A powerful Georgetown team led by seven-foot junior center Patrick Ewing defeated Houston 84-75 in the final to win the NCAA championship. Ewing elected to stay in school for his senior year, making the Hoyas strong favorites this season to become the first repeat champions since the end of UCLA's heyday in the mid 1970s. But rival superstar center Akeem Olajuwon, although staying in Houston, left the halls of academe to join the NBA Rockets. The most spectacular individual performer, though, was North Carolina's Michael Jordan, who swept all the major awards as College Player of the Year, went on to lead the US Olympic team to the gold medal, and now, as a member of the Chicago Bulls, is off to a spectacular start as an NBA rookie. HOCKEY
Gretzky won a record fifth consecutive regular season National Hockey League MVP award and captured a fourth straight scoring title (87 goals, 118 assists, 205 points), but the big moment for the great center and his Edmonton Oilers teammates came when they finally ended the four-year reign of the New York Islanders by winning the Stanley Cup. The Oilers dominated the regular season, then silenced the critics who said they couldn't win the big ones by splitting the first two games of the finals on Long Island and winning three straight at home to capture the best-of-seven series, 4-1, and stop the Islanders one short of a record-tying fifth straight championship. Gretzky was the leading scorer in the playoffs, while another Oiler forward, Mark Messier, was named playoff MVP.
Many of these same Oilers and Islanders joined other NHL All-Stars to lead Canada to a comeback victory in the Canada Cup tournament. The Canadians were only fourth in the round-robin portion of the competition, but scored a 3-2 overtime upset over the mighty Soviets in the championship round, then defeated Sweden in the final. TENNIS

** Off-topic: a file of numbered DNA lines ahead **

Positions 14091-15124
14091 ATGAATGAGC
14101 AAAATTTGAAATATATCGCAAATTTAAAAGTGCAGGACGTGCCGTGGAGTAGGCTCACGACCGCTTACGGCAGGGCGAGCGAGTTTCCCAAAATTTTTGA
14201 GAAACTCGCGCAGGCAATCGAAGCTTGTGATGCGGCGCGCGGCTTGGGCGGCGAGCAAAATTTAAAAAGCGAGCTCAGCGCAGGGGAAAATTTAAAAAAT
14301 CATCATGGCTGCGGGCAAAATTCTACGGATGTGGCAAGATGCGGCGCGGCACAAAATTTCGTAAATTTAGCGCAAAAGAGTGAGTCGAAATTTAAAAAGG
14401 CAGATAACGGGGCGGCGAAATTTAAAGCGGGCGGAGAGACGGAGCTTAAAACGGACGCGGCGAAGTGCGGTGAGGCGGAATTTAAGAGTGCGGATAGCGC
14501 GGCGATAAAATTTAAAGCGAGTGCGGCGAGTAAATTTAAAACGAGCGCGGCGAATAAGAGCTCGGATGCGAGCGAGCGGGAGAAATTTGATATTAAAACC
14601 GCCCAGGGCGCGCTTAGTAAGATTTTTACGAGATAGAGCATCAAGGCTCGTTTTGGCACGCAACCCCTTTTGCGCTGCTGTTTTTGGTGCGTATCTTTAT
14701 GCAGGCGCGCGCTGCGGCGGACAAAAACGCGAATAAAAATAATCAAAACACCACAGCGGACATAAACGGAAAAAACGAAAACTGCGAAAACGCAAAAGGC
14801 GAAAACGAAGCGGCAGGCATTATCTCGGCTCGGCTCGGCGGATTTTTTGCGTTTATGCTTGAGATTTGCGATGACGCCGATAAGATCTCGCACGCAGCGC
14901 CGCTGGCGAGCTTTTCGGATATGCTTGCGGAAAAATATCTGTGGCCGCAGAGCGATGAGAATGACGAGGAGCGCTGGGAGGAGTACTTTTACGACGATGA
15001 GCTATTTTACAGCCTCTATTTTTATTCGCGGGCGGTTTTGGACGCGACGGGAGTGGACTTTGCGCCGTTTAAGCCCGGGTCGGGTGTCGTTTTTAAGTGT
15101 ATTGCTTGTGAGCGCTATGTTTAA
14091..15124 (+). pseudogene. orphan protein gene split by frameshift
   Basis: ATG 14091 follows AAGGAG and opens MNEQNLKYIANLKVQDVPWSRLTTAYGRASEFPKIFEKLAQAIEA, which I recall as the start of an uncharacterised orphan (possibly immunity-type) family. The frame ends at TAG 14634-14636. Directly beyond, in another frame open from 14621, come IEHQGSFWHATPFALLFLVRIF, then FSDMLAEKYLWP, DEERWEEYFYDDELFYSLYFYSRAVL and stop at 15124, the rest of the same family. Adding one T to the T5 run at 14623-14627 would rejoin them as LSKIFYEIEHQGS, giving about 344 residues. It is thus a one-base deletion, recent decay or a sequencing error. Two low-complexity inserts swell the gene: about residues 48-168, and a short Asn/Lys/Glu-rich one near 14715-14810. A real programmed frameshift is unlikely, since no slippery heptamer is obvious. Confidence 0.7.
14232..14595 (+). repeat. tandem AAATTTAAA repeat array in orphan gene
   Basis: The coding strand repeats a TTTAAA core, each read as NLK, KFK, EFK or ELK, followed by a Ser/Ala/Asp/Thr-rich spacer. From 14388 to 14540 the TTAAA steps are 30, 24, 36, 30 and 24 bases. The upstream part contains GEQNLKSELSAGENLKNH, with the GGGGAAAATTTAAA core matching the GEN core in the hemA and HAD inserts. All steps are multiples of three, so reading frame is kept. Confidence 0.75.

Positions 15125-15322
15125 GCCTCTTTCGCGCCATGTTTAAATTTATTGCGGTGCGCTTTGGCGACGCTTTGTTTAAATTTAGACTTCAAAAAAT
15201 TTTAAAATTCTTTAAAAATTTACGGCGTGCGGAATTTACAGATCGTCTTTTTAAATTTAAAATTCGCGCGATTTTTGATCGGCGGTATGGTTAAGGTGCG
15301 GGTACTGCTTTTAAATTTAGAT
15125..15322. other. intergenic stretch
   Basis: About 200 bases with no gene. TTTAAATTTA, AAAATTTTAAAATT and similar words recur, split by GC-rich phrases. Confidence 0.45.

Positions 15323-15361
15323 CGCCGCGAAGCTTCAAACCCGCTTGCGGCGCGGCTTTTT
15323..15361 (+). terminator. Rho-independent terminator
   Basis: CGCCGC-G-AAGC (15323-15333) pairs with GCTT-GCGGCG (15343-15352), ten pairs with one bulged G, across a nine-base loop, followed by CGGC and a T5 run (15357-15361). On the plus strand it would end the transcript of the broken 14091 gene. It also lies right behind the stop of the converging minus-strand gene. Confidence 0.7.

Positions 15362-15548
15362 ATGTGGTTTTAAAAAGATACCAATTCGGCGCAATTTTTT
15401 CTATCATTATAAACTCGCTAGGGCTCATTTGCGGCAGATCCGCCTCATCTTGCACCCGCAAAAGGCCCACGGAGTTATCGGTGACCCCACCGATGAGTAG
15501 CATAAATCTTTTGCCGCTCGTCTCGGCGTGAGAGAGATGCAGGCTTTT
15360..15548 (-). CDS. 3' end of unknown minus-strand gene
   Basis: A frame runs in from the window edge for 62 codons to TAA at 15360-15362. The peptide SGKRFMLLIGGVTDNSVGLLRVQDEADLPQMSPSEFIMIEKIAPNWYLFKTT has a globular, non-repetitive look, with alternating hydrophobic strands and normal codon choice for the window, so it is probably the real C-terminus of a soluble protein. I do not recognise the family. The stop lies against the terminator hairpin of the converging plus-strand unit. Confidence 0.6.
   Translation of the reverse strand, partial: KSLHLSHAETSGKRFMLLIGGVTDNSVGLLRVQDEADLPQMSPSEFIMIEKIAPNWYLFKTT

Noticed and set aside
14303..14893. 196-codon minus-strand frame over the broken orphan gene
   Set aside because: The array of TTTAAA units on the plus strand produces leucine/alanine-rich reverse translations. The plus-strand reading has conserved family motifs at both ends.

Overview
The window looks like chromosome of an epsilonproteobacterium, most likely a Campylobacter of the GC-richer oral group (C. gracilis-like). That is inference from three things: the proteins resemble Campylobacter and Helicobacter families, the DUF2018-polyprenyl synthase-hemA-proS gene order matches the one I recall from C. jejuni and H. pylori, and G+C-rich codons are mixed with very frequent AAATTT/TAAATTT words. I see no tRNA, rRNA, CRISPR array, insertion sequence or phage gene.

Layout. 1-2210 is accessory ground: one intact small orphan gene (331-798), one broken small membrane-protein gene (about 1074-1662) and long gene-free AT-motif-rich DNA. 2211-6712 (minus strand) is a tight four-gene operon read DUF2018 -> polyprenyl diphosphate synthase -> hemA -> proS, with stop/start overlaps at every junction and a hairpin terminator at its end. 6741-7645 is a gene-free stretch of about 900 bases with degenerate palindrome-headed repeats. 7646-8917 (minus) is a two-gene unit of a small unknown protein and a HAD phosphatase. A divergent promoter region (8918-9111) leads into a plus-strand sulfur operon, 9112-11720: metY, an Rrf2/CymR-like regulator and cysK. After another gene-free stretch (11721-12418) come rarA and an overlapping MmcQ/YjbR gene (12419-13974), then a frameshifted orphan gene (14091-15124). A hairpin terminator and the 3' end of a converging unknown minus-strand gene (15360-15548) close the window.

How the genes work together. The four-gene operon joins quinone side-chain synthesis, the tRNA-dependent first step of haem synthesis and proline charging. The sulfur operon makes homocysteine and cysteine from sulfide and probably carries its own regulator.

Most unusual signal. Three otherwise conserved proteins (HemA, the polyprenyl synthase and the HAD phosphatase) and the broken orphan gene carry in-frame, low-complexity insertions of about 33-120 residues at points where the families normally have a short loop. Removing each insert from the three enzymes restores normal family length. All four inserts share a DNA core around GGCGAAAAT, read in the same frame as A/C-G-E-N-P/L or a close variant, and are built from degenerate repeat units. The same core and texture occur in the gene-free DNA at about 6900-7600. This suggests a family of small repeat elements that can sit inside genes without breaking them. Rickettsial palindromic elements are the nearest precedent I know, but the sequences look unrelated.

Navratilova turned the women's game into her own private province for almost the entire year, winning practically every tournament she entered including the two big ones - Wimbledon for the fifth time and the US Open for the second. These titles combined with the French Open and the Australian Open she had won in late 1983 constituted a ''Grand Slam'' of the four major championships in a row, though not in a calendar year, and late in 1984 Martina failed to get the ''pure,'' slam once again when she suffered one of her rare defeats in the semifinals of the 1984 Australian Open - and that, in an ironic twist, to Helena Sukova, a relatively unknown player from her own native Czechoslovakia. McEnroe , meanwhile, dominated the men's game as he usually has in recent years, winning his third Wimbledon and fourth US Open titles. The last big event of the year was the Davis Cup, where despite a formidable-looking team including McEnroe, his regular doubles partner Peter Fleming, and Jimmy Connors, the United States was upset by Sweden in the finals. GOLF
In a year in which no one player stood out, Ben Crenshaw finally won his first major tournament (the Masters), the colorful Fuzzy Zoeller won the US Open , Spain's Seve Ballesteros won his second British Open, and 44-year-old Lee Trevino won his second PGA championship 10 years after he had won his first one in 1974. On the women's side, Hollis Stacy won the US Open and Patty Sheehan captured the LPGA title. AUTO RACING
Veteran Rick Mears became the fastest Indianapolis 500 winner in history (average speed 163.612 m.p.h.) and forged the biggest victory margin in many years (2 laps, or 5 miles) in winning the race for the second time.